The Solr *Optimize Now* Button for Sitecore Use Cases

If you’ve worked with Sitecore and Solr, you’re no stranger to the Solr Admin UI.  There are great aspects to that UI, and some exciting extension points with Sitecore implications too, but I know one element of that Solr UI that causes some head-scratching . . . the “optimize now” feature:

OptimizeNow.JPG

 

The inclusion of the badcauses people to think “something is wrong . . . red bad . . . must click now!”

What is this Optimize?

I’m writing this for the benefit of Sitecore developers who may not be coming at this from a deep search background: do not worry if your Solr cores show this badicon encouraging you to optimize now.  Fight that instinct.  For standard Sitecore Solr cores that are frequently updating, such as the sitecore_core_index, sitecore_master_index, sitecore_analytics_index, and — depending on your publishing strategy — sitecore_web_index, one may notice these cores almost always appear with this “optimize now” button in the Solr Admin UI.  Other indexes, too, may be heavily in use depending on how your Sitecore implementation is structured.  If you choose the optimize now option and then reload the screen, you’ll see the friendly green check mark next to Optimized and you should notice the Segment Count drops to a value of 1:

segmentcount1.JPG

Segments are Lucene’s (and therefore Solr’s) file system unit.  On disk, “segments” are where data is durably stored and organized for Lucene.  In Solr version 5 and newer, one can visualize Segment details for each Solr Core via the Solr Admin UI Segments Info screen.  This shows 2 Segments:

segmentinfo

If your Segment count is greater than 1, the Solr Admin UI will report that your Solr Core is in need of Optimization (with that somewhat alarmingbadicon).  The Optimize operation re-organizes all the Segments in a Core down to just one single Segment . . . and for busy Sitecore indexes this is not something to do very often (or at all!).

To track an optimize operation through at the file system level, consider this snapshot of the /data/index directory for a sitecore_master_index before performing optimization; note the quantity of files:optimizebefore

After the optimization, consider the same file system:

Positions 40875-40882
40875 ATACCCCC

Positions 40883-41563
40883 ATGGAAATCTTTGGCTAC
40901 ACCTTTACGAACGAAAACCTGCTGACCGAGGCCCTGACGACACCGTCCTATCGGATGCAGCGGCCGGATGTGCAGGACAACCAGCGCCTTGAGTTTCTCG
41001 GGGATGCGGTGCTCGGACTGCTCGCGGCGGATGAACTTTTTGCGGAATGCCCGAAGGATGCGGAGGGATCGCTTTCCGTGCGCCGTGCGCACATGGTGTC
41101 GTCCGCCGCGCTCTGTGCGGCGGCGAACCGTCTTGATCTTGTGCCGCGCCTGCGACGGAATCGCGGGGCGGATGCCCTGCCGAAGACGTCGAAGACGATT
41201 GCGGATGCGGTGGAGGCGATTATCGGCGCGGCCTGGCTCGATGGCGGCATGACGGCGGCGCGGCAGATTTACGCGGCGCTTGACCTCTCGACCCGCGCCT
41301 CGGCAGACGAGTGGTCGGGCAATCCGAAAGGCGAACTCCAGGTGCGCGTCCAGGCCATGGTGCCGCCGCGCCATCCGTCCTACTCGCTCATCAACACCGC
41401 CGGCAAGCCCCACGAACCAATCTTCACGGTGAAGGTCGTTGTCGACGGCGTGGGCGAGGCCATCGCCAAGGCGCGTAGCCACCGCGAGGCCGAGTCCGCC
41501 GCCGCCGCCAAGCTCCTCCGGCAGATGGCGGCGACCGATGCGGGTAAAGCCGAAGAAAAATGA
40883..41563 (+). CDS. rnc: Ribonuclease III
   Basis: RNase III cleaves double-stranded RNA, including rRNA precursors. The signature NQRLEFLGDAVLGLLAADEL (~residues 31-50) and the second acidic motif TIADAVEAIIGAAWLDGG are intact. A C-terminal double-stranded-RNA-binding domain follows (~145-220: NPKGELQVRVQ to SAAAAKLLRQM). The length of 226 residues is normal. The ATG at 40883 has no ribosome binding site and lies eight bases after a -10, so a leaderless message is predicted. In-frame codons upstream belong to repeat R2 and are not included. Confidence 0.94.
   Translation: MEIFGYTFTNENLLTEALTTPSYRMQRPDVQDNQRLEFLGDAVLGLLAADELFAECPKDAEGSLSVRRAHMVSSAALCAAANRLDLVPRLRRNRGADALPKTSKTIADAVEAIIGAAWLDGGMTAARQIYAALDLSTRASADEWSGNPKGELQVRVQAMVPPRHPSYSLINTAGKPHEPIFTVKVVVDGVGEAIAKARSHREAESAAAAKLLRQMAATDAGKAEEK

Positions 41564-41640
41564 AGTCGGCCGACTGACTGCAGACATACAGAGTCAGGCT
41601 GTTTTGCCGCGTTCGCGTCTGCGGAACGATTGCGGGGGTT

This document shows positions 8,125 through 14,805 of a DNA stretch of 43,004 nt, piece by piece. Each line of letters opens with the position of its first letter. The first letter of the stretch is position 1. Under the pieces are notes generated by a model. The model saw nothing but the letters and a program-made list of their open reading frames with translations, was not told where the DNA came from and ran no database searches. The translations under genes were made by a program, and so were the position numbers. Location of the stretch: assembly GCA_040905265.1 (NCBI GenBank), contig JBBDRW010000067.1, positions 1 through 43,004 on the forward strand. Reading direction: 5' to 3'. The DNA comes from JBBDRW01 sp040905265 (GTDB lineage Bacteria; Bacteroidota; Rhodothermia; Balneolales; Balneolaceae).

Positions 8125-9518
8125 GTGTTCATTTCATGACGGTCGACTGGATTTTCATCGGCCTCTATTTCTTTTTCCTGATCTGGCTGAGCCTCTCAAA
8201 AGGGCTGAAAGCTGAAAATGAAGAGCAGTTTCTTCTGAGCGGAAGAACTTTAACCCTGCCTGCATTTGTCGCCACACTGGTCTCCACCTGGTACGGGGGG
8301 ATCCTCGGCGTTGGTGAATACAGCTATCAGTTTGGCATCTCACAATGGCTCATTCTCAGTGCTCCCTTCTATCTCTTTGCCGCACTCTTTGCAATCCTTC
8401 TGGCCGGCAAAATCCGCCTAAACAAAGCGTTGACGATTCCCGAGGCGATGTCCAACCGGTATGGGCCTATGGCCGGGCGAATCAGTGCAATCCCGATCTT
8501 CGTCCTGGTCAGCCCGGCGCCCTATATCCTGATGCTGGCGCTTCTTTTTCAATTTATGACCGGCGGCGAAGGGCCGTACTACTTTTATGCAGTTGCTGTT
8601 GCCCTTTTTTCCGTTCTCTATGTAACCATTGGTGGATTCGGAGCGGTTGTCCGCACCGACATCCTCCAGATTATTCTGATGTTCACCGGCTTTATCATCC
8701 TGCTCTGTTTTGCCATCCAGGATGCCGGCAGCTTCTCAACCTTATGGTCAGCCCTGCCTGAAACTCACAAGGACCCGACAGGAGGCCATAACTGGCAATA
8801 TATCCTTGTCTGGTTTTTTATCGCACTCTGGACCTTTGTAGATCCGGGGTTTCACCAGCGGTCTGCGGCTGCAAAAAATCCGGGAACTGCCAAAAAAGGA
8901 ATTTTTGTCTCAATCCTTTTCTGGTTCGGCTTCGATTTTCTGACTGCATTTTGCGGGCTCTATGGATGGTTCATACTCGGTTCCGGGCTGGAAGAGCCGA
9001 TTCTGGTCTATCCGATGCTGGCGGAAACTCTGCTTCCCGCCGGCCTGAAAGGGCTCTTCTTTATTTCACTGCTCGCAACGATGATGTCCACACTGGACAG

optimizeafter

When in doubt, don’t optimize

Solr’s optimize now command is like cleaning up a house after a party.  It reduces the clutter and consolidates the representation of the Solr Core on disk to a minimal footprint.  The problem, is, however, optimizing takes longer the larger the index is — so the act of optimizing may produce very non-optimal performance while it’s doing the work.  Solr has to read a copy of the entire index and restructure the copy into a single Segment.  This can be slow.  Caches must be re-populated after an optimization, too, compounding the perf impact.  To continue the analogy of the optimize now being like cleaning after a party, imagine cleaning up during a party; maybe you pause the music and ask everyone to leave the house for 20 minutes while you straighten everything up.  Then everyone returns and the partying resumes, with the cleaning being a mostly useless delay.

To draw from the official Solr documentation at https://wiki.apache.org/solr/SolrPerformanceFactors#Optimization_Considerations:

“Optimizing is very expensive, and if the index is constantly changing, the slight performance boost will not last long. The trade-off is not often worth it for a non static index.”

For those Sitecore indexes in Solr that are decidedly non-static, then, ignore that “optimize now” feature of the Solr Admin UI.  It’s better to pay attention to Solr “Merge Policies” for a rules based approach to maintaining Segments; this is a huge topic, one left for another time.

When to consider optimizing

Knowing more about the optimization process in Solr, then, we can think about when it may be appropriate to apply the optimize command.  For external data one is pulling into Solr, for example, a routine optimization could make sense.  If you have a weekly product data load, for instance, where 10,000 items are regularly loaded into a Solr Core and then they remain un-changed, optimization after the load completes makes a lot of sense.  That data in the Core is not dynamic.  When the data load completes, you could include an API call to Solr that triggers the optimize.

An API call to trigger an optimize in Solr is available through an update handler call : http://solr-server:8983/solr/sitecore_product_catalog/update?stream.body=<optimize><query>*:*</query></optimize&gt;

Sitecore search has a very checkered past with the Lucene Optimize operation.  I’ve worked on big projects that were crippled by too frequent optimizing work like that discussed in Uli Weltersbach’s post.  We ended up customizing the Optimize methods to be no-op statements, or another variation like that.  For additional validation, check out the Lucene docs on the optimize method:

“This method has been deprecated, as it is horribly inefficient and very rarely justified.”

Since Solr sits on top of Lucene, the heritage of Lucene’s optimize is still relevant and — in the Solr Admin UI — we see a potential performance bottleneck button ripe for clicking . . . fight that instinct!

now

 

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